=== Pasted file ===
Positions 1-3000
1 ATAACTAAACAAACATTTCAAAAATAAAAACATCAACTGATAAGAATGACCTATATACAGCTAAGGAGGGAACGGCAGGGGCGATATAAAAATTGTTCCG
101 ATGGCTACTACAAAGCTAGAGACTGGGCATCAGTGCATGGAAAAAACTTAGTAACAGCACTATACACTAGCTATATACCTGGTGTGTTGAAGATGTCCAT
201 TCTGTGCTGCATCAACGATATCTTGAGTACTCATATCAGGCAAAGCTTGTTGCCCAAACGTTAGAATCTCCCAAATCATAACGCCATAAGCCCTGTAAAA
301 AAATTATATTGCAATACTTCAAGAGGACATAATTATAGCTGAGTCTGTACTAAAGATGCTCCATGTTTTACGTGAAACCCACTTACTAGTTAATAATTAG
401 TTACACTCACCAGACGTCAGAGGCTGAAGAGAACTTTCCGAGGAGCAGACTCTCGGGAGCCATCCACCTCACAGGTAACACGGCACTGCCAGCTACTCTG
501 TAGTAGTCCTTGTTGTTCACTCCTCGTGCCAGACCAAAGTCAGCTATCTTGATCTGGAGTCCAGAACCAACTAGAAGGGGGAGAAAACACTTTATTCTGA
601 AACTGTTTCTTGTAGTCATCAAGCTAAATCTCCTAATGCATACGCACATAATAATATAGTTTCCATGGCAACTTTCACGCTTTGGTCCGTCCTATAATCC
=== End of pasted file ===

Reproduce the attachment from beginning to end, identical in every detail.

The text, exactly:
Positions 1-3000
1 ATAACTAAACAAACATTTCAAAAATAAAAACATCAACTGATAAGAATGACCTATATACAGCTAAGGAGGGAACGGCAGGGGCGATATAAAAATTGTTCCG
101 ATGGCTACTACAAAGCTAGAGACTGGGCATCAGTGCATGGAAAAAACTTAGTAACAGCACTATACACTAGCTATATACCTGGTGTGTTGAAGATGTCCAT
201 TCTGTGCTGCATCAACGATATCTTGAGTACTCATATCAGGCAAAGCTTGTTGCCCAAACGTTAGAATCTCCCAAATCATAACGCCATAAGCCCTGTAAAA
301 AAATTATATTGCAATACTTCAAGAGGACATAATTATAGCTGAGTCTGTACTAAAGATGCTCCATGTTTTACGTGAAACCCACTTACTAGTTAATAATTAG
401 TTACACTCACCAGACGTCAGAGGCTGAAGAGAACTTTCCGAGGAGCAGACTCTCGGGAGCCATCCACCTCACAGGTAACACGGCACTGCCAGCTACTCTG
501 TAGTAGTCCTTGTTGTTCACTCCTCGTGCCAGACCAAAGTCAGCTATCTTGATCTGGAGTCCAGAACCAACTAGAAGGGGGAGAAAACACTTTATTCTGA
601 AACTGTTTCTTGTAGTCATCAAGCTAAATCTCCTAATGCATACGCACATAATAATATAGTTTCCATGGCAACTTTCACGCTTTGGTCCGTCCTATAATCC